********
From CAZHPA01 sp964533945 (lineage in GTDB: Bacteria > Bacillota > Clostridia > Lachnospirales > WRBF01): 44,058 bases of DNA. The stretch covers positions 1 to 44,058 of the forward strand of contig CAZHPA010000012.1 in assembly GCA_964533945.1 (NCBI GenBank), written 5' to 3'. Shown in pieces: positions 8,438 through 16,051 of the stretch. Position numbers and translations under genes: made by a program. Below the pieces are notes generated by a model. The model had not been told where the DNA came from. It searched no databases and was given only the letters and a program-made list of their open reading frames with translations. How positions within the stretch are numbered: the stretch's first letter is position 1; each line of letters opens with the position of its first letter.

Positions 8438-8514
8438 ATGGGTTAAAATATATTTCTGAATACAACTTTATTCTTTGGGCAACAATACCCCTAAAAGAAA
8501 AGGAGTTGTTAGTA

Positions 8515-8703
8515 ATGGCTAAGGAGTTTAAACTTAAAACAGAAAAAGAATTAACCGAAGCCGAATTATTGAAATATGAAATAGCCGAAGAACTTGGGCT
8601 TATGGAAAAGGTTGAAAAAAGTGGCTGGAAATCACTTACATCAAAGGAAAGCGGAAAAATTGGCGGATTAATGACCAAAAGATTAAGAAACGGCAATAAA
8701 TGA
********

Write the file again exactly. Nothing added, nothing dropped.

From CAZHPA01 sp964533945 (lineage in GTDB: Bacteria > Bacillota > Clostridia > Lachnospirales > WRBF01): 44,058 bases of DNA. The stretch covers positions 1 to 44,058 of the forward strand of contig CAZHPA010000012.1 in assembly GCA_964533945.1 (NCBI GenBank), written 5' to 3'. Shown in pieces: positions 8,438 through 16,051 of the stretch. Position numbers and translations under genes: made by a program. Below the pieces are notes generated by a model. The model had not been told where the DNA came from. It searched no databases and was given only the letters and a program-made list of their open reading frames with translations. How positions within the stretch are numbered: the stretch's first letter is position 1; each line of letters opens with the position of its first letter.

Positions 8438-8514
8438 ATGGGTTAAAATATATTTCTGAATACAACTTTATTCTTTGGGCAACAATACCCCTAAAAGAAA
8501 AGGAGTTGTTAGTA

Positions 8515-8703
8515 ATGGCTAAGGAGTTTAAACTTAAAACAGAAAAAGAATTAACCGAAGCCGAATTATTGAAATATGAAATAGCCGAAGAACTTGGGCT
8601 TATGGAAAAGGTTGAAAAAAGTGGCTGGAAATCACTTACATCAAAGGAAAGCGGAAAAATTGGCGGATTAATGACCAAAAGATTAAGAAACGGCAATAAA
8701 TGA